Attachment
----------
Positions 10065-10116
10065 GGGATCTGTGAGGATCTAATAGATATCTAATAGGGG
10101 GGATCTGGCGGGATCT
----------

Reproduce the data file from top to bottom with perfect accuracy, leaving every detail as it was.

Positions 10065-10116
10065 GGGATCTGTGAGGATCTAATAGATATCTAATAGGGG
10101 GGATCTGGCGGGATCT